The Artist

Trying my hand at flash fiction by taking inspiration from real life people.

I saw her sitting in front of her canvas painting, with one hand clutching the color palette, and the other frantically filling in the empty space with bursts of color. From where I stood, I could only see parts of the canvas jutting out, and an array of movements as her fingers gently glided over the sheet of paper. Her hair was tied up in a bun looking as aesthetically pleasing as her paintings. The thing about artists is that their entire life seems like an elaborate painting, with each and every stroke meticulously planned out, the color scheme transitioning from vibrant to light pastels, the image reflecting the painter’s thoughts and feelings.

Having known her since school, deciphering the workings of her mind came easily to me. Her paintings, however, not so much. There was never a pattern. It’s true what they say; never try to understand the ‘WHY’ behind an artist’s work. It was the same with her. On the surface, she’d seem very happy; adding joy and sparkles in everyone’s life.

But if you had the chance to look at her paintings, you’d think differently. Here she put parts of herself no one knew. On these papers were images and drawings so sacred, and dark that one could never fully grasp the intensity of it. Inside those paintings were parts of her life unrecognizable at first glance. The more you looked at it, the more you unraveled hidden layers.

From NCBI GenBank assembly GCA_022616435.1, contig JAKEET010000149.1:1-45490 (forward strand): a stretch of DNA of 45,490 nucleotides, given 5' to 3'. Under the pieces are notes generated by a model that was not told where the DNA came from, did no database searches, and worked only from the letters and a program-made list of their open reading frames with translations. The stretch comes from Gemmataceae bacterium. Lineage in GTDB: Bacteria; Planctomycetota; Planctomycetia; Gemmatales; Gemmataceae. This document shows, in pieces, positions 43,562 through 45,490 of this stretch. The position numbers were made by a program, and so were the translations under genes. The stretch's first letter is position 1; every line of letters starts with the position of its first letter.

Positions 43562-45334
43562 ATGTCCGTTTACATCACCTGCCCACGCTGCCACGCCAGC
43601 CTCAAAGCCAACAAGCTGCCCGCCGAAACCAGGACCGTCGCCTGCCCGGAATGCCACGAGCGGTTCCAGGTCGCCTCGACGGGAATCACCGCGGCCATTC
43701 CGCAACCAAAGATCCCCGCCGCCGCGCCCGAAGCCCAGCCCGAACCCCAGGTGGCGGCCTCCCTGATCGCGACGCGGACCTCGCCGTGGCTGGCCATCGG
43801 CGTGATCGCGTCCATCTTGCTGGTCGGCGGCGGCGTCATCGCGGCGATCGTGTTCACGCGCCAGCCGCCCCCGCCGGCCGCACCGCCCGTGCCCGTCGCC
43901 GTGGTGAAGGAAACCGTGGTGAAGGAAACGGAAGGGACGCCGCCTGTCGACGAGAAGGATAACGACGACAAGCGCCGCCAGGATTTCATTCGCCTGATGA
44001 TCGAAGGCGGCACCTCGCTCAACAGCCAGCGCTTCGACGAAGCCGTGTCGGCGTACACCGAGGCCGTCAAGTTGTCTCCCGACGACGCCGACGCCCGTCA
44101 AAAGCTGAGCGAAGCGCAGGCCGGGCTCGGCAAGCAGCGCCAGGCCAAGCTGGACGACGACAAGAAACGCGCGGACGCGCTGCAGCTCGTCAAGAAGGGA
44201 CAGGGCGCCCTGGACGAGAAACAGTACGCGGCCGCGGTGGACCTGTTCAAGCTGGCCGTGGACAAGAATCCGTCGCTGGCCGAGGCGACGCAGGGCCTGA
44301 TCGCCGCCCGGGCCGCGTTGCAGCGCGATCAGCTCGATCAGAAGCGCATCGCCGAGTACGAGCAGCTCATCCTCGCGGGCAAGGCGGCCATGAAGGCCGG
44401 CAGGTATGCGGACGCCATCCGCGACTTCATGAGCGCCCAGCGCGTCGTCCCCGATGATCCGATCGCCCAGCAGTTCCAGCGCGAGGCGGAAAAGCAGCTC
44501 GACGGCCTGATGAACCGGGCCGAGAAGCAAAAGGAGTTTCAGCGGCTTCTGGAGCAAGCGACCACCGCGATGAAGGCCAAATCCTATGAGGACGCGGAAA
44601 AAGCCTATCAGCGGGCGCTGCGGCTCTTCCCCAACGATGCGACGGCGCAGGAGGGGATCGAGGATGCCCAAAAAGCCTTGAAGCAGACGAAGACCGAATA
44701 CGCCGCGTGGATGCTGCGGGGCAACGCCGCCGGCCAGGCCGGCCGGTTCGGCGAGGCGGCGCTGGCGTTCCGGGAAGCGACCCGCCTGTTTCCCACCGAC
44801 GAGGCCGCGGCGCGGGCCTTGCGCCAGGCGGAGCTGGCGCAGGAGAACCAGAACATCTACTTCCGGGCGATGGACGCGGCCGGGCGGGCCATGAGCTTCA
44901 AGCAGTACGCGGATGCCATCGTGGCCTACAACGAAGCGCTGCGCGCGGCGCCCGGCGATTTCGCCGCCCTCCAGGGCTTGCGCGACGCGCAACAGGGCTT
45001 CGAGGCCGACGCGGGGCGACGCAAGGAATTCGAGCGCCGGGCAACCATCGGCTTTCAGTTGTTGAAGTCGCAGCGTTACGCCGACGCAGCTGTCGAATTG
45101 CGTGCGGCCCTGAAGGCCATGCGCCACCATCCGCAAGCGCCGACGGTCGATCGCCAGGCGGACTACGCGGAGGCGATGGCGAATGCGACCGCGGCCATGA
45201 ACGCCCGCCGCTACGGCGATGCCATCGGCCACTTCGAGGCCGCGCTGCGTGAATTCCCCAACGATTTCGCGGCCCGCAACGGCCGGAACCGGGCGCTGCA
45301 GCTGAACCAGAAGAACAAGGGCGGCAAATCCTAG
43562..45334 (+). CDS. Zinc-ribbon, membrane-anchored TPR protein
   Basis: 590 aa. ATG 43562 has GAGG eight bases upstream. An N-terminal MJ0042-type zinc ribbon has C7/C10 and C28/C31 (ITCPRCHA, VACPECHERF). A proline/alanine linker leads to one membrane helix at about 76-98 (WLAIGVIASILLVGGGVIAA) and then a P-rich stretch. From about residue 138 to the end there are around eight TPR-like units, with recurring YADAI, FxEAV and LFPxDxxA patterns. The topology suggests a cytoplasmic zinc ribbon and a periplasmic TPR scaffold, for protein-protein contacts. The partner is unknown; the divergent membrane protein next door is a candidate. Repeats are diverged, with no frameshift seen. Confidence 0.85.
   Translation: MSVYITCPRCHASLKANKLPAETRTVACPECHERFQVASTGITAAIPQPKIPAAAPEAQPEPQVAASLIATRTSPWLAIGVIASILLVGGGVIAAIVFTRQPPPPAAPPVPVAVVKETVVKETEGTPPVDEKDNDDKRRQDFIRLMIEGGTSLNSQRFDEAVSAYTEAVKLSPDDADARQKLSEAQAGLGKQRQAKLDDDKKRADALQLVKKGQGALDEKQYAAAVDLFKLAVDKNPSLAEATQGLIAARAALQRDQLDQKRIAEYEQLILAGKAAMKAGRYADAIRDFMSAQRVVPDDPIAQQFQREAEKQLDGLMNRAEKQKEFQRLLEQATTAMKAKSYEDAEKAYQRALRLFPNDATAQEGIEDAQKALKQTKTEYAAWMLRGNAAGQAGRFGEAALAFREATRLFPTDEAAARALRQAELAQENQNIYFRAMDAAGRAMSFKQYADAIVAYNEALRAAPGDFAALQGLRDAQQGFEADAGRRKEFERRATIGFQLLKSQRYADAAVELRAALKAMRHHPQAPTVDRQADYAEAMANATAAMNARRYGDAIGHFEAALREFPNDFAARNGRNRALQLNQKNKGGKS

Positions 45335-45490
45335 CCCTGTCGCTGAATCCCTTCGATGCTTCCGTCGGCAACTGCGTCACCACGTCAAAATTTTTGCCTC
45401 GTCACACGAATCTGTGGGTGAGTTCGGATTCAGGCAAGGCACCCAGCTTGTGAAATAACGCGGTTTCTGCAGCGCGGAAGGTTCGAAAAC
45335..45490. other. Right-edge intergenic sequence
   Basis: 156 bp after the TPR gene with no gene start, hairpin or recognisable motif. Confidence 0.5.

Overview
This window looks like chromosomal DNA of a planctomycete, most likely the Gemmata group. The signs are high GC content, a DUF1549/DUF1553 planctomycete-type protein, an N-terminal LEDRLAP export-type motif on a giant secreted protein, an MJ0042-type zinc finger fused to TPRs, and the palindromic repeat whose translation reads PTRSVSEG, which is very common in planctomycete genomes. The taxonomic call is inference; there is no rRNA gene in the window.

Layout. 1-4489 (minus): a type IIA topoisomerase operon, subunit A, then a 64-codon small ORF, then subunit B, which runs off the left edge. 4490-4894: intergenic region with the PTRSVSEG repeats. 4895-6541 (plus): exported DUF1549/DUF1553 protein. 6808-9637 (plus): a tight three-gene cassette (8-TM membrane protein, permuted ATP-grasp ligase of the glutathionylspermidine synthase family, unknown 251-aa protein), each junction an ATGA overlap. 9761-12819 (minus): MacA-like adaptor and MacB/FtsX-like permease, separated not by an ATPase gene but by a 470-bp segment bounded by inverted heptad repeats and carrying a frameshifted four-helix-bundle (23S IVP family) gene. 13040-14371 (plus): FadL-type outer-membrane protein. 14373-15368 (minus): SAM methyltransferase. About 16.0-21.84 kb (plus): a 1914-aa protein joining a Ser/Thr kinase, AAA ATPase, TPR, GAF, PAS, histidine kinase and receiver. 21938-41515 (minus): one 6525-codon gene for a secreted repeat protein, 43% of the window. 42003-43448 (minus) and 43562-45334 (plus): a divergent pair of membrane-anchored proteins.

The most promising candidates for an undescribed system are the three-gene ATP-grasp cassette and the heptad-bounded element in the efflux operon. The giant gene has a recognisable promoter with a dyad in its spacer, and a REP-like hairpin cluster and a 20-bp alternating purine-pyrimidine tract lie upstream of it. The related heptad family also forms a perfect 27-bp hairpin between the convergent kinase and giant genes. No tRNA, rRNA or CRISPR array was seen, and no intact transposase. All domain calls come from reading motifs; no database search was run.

Every time I see her sketch something new, I’m awed by how much I didn’t know. I pride myself because I get to keep this feeling close me, not sharing it with anyone else.

That’s the thing about breathing the same air as an artist; every day is an invention. A portal to a different world, and the chance to see life one brush stroke at a time.

Agnyatha by Krishnamurthy Hanuru: The memoir of Tipu’s Unknown Commander

A memoir of Tipu’s Unknown Commander.

Translated from Kanada by L.S.Shankar Swamy, and written by Krishnamurthy Hanuru, this novel traces the life of a commander under Tipu Sultan’s reign.  This book also won the prestigious Karnataka Sahitya Academy Award.

The unknown commander was very close to the Sultan, and was responsible for maintaining law and order in the kingdom. The novel starts off with Tipu Sultan offering his commander to bring real tigers to be kept in the palace. Afraid of letting him down, the soldier sets off with his troop into the interiors of the forest and spends days on the lookout for one. Finally, the commander emerged victorious and took back a ferocious tiger, caged, and hungry. This is just one of the many instances where the commander showed utmost courage. However, the commander’s life was a series of brutal killings, merciless acts carried on the innocent villagers, and animal-like behaviour with the women. He would loot the poor, treat the women with scorn, and show no remorse. It was when the commander was faced with the same fate, he realized his deeds.

In politics, trust or being trustworthy is similar to a cat lovingly licking its newly born young one to death.

We also get to read about the commander’s family life, his relationship with his father that was always volatile, and how he didn’t care about his wife or having a family.  His rash nature, fueled by the desire to win and please his kind overruled any emotion for him.